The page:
Do I need to register my pool?
Yes, the NSW Government introduced the swimming pool amendment Act 2012 introdicing the NSW swimming pool register which made it compulsory to register a pool or spa from November 2013 onwards.
What is considered a Pool?
A pool is any excavation, structure or vessel that is capable of being filled with water to a depth greater than 30cm and that is solely or principally used or that is designed, manufactured or adapted for the purpose of swimming, wading or any other human aquatic activity and includes a spa pool but does not include a spa bath, bath tub, or anything within a bathroom.
Do I need to have a Pool Compliance Certificate?
From the 29th April 2016 if you are selling or leasing a residential property with a pool or spa you will need a private certifier to certify your pool and include a compliance certificate in any contract for sale or lease.
Can I find you on an Accredited Inspector Registry?
Yes. Please access the register provided by the NSW Government Building professional’s board.
Do you have Insurance?
Yes. We are fully insured for public and professional indemnity. Policy can be forwarded to clients upon request.
How long does a pool certificate inspection take?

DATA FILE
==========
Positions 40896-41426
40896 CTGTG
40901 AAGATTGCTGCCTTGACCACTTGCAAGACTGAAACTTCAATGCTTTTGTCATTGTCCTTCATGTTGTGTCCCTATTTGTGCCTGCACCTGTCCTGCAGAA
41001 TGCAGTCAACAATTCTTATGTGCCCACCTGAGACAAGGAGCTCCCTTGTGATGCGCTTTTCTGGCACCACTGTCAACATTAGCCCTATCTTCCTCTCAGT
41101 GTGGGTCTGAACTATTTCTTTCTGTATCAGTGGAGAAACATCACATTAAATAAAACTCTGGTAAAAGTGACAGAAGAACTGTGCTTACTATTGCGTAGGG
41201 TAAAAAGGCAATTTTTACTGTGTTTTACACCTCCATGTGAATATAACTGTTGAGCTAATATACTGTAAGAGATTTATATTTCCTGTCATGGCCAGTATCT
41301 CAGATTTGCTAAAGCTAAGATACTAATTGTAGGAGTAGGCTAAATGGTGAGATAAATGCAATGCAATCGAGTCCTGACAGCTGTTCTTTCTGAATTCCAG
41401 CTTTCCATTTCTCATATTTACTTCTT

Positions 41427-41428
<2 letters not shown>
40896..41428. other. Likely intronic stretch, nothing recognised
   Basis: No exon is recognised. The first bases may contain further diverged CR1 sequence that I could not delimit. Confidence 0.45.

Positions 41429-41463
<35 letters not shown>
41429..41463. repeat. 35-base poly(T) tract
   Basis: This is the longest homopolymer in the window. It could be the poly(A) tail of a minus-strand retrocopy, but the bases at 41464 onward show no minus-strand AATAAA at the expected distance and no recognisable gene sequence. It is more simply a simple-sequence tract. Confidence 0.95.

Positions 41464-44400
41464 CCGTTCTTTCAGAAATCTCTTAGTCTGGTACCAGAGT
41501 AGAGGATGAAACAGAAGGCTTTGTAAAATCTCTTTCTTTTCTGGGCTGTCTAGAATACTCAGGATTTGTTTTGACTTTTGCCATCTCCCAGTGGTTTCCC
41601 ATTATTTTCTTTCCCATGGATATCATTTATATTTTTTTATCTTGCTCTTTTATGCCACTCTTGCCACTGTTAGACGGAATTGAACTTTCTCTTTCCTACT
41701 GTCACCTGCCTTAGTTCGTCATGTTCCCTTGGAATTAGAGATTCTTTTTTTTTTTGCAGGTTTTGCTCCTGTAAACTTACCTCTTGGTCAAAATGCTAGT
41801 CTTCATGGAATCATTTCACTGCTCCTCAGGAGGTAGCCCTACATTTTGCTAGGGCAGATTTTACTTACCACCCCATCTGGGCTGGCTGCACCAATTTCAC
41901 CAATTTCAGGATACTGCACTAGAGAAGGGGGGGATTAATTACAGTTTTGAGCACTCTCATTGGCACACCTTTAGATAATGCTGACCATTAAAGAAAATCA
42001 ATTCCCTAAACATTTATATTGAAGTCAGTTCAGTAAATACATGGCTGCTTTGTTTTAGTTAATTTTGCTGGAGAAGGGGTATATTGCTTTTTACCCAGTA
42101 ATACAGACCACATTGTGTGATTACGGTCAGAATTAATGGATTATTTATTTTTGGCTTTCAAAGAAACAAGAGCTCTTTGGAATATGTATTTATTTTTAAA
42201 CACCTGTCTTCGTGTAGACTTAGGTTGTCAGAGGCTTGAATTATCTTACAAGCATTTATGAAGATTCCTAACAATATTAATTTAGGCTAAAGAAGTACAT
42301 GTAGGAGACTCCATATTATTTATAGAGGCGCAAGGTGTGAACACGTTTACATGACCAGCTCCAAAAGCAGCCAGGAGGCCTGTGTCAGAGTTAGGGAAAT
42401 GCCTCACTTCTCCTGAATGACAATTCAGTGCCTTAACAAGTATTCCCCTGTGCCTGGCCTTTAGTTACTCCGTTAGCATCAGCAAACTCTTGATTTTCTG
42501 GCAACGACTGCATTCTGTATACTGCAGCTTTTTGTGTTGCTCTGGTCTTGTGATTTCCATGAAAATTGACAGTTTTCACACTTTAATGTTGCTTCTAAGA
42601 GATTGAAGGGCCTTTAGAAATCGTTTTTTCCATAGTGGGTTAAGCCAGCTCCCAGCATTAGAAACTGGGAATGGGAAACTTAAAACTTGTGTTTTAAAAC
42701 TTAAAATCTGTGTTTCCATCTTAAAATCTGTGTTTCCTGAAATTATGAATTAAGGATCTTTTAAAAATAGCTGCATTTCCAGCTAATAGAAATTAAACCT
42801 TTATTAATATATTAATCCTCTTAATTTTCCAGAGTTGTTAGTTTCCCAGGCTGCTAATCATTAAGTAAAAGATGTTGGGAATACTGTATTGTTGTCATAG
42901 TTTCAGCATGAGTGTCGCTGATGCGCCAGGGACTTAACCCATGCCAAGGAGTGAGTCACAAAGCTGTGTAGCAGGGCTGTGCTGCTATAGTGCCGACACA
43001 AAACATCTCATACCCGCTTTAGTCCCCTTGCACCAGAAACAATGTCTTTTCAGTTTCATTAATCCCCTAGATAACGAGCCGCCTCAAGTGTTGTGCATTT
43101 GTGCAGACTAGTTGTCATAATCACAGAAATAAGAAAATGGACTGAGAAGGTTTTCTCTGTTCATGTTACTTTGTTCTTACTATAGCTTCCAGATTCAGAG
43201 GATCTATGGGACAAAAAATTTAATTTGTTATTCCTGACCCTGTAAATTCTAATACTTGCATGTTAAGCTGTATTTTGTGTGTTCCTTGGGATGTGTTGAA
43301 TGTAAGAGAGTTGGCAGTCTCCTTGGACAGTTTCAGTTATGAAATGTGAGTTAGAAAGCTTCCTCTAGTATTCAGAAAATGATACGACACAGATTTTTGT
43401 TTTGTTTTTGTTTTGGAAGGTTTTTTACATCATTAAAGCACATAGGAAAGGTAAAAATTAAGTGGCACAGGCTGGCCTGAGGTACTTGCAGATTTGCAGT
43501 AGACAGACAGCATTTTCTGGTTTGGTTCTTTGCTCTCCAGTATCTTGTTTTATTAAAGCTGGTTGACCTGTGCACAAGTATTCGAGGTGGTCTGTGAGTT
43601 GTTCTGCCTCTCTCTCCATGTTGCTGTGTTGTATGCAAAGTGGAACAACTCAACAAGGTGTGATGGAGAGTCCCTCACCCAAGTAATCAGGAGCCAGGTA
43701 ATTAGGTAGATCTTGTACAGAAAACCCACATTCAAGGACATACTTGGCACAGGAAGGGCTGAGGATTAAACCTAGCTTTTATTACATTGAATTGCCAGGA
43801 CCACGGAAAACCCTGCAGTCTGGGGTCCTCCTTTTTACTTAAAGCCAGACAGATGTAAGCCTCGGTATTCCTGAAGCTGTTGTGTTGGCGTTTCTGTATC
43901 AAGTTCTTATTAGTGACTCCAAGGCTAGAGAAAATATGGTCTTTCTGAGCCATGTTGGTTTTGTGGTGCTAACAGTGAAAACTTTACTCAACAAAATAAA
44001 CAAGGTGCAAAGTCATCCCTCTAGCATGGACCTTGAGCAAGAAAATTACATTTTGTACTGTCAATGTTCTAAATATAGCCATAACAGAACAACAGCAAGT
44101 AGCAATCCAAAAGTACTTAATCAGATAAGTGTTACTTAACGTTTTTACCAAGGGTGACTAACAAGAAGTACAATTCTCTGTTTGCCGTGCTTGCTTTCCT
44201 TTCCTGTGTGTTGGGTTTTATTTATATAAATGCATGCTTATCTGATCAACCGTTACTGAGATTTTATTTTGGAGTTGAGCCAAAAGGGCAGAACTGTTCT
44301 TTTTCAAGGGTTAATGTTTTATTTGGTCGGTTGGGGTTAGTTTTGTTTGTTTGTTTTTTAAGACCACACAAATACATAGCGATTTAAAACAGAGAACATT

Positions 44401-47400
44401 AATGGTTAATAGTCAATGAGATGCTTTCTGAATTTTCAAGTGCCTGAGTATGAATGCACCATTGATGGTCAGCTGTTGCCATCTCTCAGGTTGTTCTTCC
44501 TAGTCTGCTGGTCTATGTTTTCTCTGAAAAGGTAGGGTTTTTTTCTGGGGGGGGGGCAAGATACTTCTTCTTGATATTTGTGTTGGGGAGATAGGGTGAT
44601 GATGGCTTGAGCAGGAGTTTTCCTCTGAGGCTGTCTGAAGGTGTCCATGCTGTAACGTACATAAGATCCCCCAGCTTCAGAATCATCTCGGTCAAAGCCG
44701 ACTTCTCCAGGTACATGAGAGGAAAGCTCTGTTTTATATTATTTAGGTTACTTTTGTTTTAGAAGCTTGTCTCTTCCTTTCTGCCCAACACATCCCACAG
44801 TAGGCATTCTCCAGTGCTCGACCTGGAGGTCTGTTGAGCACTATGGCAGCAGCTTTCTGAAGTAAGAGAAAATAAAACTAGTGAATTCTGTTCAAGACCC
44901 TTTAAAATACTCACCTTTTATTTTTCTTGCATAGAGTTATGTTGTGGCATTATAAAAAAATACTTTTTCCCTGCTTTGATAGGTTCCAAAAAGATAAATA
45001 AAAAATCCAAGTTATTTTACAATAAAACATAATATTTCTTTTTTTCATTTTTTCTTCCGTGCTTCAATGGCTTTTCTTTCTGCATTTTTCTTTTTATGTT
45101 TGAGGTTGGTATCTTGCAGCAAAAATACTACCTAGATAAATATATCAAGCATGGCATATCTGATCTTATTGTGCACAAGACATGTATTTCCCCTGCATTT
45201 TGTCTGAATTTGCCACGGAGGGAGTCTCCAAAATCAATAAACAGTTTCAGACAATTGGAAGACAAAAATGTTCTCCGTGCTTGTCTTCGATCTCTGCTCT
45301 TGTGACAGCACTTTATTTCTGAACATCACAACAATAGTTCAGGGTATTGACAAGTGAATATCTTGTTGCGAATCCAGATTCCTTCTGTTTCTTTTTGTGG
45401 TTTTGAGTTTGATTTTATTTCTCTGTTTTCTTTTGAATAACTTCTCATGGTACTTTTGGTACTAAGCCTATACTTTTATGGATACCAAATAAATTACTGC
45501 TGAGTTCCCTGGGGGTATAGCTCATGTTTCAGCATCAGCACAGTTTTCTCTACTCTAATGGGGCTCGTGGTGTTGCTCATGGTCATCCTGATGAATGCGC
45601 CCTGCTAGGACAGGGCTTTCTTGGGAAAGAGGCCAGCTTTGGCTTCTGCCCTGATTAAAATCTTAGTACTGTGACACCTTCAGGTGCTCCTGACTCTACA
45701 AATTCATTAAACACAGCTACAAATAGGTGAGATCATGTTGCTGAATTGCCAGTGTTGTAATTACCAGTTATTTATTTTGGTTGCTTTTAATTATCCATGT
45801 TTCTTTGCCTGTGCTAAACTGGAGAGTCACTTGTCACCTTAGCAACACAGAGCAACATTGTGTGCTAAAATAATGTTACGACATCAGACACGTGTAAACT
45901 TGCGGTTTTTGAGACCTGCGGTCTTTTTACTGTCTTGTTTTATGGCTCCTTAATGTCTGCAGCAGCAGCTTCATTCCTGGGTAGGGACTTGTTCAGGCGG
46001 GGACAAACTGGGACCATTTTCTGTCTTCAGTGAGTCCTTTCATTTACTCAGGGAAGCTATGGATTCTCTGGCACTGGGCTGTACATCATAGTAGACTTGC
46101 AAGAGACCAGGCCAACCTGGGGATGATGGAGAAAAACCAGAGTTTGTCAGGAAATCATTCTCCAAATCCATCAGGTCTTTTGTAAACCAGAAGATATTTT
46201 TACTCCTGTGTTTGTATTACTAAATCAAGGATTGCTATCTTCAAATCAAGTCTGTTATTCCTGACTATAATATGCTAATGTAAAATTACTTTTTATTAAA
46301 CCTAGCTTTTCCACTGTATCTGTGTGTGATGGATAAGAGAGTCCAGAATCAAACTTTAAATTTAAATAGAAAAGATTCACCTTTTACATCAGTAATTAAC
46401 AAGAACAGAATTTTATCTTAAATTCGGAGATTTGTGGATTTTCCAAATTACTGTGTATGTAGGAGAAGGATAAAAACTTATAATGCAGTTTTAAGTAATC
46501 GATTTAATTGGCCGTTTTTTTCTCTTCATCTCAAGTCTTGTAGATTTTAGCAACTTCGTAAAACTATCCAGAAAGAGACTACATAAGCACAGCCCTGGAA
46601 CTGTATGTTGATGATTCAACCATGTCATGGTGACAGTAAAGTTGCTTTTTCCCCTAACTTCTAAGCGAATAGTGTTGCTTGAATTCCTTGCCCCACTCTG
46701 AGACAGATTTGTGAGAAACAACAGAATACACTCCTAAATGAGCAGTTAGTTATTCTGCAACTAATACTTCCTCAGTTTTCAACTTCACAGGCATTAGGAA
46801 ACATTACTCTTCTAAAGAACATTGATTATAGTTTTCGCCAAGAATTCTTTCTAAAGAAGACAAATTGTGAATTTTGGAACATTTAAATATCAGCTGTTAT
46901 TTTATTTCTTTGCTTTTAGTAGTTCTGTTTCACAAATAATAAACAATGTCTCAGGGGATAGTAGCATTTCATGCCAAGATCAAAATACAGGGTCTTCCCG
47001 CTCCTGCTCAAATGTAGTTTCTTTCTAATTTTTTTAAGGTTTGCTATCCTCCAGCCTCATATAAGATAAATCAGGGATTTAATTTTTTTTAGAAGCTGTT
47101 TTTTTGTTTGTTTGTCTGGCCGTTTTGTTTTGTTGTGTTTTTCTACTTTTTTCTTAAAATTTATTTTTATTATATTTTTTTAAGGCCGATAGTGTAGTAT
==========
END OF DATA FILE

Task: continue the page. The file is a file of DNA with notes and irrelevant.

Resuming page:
An inspection normally takes Approx. 1 hour within 3 days we will email you a detailed report with photographs outlining any rectification work required. If no rectification works are required a report and certificate of compliance can be issued within 2 days.
Do I need to be at home when the inspection takes place?
Although it is preferred that someone be at the property, an inspection can be performed if nobody is in attendance providing access to the pool is prearranged and any animals are secured elsewhere.
What happens if the inspection passes?
The pool inspector will promptly issue a pool safety certificate and update the details on the NSW Swimming Pool Register. The certificate is current for three years from the date of issue.
What happens if the inspection fails?
If your property does not pass the inspection, a Non-Compliance Notice is issued. A detailed report including photographs outlining the areas of concern is provided. Property owners are given six weeks to rectify any problem areas and bring it up to compliance standards.
A reinspection will need to be organised within 6 weeks of the original inspection date. If a pool remains non-compliant after 6 weeks, the pool inspector is legally bound to notify the local authority.
For properties that are being sold, a Certificate of Non Compliance can be issued at the owners request. This certificate can then be attached to the contract of sale which then passes the responsibility to the purchaser to rectify safety issues to achieve compliance.
A purchaser will have 90 days from settlement to obtain a Certificate of Compliance.